Lincoln Day Celebration – Opening Remarks

March 5, 2007

Tonight we are celebrating the life of our first Republican president, Abraham Lincoln. He was born 198 years ago. Our 16th president was a very odd looking man, long-limbed and raw boned. He had a very distinct look about him. He was easily recognized during his life and his image is easily recognized today.

In my office, I have a picture of myself and a friend, John Lund, dressed in the character of Abraham Lincoln. John, portraying Abraham Lincoln, was a guest speaker a few years ago here at the Lincoln Day Dinner. A photo was taken of us and I placed it on my desk. Shortly afterward, I took Carrie, my 6-year-old granddaughter to work with me. She was sitting at my desk coloring when suddenly she said: “Grandma, I thought Abraham Lincoln was dead!” She had seen the photo, I wish I could have captured the look of shock (big eyes and all) on her face…………..Even a 6-year-old recognizes the image of Abraham Lincoln!

Paintings of Lincoln are found in public building all across America.

We have pennies in our pocket with that famous Lincoln profile. And $5 bills with Lincoln gazing back at us.

Cities and schools and monuments and even cars bear the Lincoln name.

Lincoln is everywhere.

Like George Washington, Thomas Jefferson or perhaps Benjamin Franklin, Mr. Lincoln’s life’s work has made a mortal man into an eternal presence. A symbol of leadership, tenacity, vision, and short, a symbol of America as we know it today. He’s the greatest reason why 50 stars are stitched on the blue field of every American flag.

And he’s the reason why the birthright to be free can be claimed by every American.

Many of the images of public servants we hoist to the top of granite pedestals are destined to be toppled.

And in 21st Century America, when we find many of our leaders with clay feet, moral imperfections and occasional bad judgment, the focus groups and the pollsters turn quickly to find the next short-term hero, who says and does politically correct things until, at least, the next election cycle.

Abraham Lincoln’s legacy and reputation stand the test of time because what I found when I searched to uncover the “real” Lincoln, were over three million results on a quick Google of Lincoln’s name. – what I found from his private and public record – is a life filled with heartache, disappointment, and many, defeats….

But a life of uncompromising character and unshakable integrity.

This frontier president grew up without a lot of the niceties we take for granted today. He grew up surrounded by wilderness and not having much schooling. As he remembered it, “..I could read, write, and cipher (simple math)..but that was all.”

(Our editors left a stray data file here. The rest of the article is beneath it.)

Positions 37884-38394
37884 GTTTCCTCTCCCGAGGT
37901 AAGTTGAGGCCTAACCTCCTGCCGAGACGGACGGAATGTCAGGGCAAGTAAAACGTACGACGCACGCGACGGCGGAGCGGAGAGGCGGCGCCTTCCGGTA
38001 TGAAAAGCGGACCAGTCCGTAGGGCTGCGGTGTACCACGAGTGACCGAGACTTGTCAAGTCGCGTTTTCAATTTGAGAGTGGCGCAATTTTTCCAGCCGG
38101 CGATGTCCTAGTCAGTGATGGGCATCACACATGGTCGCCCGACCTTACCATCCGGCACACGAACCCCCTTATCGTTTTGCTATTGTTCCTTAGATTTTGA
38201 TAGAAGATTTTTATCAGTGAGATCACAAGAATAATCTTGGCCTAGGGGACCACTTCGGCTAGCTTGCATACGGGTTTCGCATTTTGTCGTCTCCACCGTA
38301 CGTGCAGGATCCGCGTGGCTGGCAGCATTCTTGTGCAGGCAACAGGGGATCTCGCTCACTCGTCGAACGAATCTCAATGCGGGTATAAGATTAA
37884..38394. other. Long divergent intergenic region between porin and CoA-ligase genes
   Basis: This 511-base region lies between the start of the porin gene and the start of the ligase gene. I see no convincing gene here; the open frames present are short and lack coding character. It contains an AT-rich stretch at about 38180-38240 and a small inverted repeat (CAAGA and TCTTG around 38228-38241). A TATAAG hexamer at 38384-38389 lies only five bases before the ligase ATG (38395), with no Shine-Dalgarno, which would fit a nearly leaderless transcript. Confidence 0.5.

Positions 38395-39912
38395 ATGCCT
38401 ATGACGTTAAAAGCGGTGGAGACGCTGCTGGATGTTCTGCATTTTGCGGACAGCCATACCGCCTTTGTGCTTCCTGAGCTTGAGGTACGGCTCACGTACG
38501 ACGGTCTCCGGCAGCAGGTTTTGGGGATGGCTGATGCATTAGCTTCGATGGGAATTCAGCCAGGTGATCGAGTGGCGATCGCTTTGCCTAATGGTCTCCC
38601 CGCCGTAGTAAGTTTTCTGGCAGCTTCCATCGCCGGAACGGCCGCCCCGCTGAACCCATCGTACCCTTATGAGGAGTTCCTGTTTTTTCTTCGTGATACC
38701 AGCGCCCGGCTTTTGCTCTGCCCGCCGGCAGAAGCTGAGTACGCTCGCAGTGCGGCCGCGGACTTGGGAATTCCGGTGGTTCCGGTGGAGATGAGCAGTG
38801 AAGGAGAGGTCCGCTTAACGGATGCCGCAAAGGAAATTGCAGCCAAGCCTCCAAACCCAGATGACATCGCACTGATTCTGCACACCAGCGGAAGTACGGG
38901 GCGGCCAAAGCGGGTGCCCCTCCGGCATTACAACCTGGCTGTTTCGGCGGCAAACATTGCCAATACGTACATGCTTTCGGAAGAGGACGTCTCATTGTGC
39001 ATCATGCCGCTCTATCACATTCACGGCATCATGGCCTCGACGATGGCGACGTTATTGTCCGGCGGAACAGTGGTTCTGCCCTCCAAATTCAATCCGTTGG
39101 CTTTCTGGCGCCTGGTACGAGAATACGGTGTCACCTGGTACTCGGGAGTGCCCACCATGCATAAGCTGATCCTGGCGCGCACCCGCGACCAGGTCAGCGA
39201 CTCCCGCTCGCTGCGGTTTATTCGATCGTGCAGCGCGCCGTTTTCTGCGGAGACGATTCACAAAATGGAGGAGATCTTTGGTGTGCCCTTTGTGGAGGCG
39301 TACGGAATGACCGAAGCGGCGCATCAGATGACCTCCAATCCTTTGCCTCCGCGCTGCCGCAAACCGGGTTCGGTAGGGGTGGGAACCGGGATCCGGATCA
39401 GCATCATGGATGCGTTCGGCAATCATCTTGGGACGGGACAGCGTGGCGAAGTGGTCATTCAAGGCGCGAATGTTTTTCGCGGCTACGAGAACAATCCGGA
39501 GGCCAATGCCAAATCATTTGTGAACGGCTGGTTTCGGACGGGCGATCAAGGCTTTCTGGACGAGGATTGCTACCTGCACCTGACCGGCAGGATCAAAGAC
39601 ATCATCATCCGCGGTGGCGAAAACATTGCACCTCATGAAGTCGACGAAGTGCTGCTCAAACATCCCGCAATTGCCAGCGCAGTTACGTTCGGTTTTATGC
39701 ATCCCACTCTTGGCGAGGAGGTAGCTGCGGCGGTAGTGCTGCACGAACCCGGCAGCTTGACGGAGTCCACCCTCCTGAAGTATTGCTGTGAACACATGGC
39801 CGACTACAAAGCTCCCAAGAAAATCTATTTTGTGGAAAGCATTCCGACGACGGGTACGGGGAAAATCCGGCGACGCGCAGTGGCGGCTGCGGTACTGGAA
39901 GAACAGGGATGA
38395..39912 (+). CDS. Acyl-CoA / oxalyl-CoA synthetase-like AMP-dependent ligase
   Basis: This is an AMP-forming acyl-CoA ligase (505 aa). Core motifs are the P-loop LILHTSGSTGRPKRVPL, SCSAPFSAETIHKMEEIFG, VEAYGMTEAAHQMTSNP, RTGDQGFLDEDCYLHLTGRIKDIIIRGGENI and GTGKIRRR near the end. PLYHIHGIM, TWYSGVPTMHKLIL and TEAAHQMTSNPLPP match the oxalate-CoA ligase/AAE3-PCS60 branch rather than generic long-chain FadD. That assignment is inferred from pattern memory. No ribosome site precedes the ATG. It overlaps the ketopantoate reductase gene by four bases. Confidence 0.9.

But the backwoods boy had the ambition to be more than a rifle-toting farmer. He got himself educated, which was not easy, and never lost sight of his ambitions.

I think it’s worth speculating — if Abraham Lincoln were alive today in 2007, would there be any doubt of his interest in pleading in the hallways and caucus rooms of the capitol to mend the broken trust between our legislature and a disillusioned citizenry.

To shed light and make transparent our legislative process. To end a culture of privilege so disconnected from the lives of the people being served.

To treat public service as a temporary trust, not a way of life.

There is little doubt in my mind he would.

Lincoln knew that power corrupts. That without checks and balances on a flawed and fallen human nature, the mistakes of the past would inevitably repeat, again and again, and again. Lincoln’s value to our lives today isn’t just for 8th Grade Gettysburg battlefield school trips or annual celebrations or tributes like this.

Abraham Lincoln’s importance to the work of our legislative body and our role as citizens is a hallmark against which we measure our commitment to what we believe.

Slavery has been removed from our law books.

50 independent states form a united country.

These remarkable truths are a portion of his public record, his legacy for Americans.

Does his spirit of uncompromised truth live today or will the people of this great nation be ashamed of the actions of our leaders. We must remember Lincoln often and pray for the wisdom and character of this great leader.

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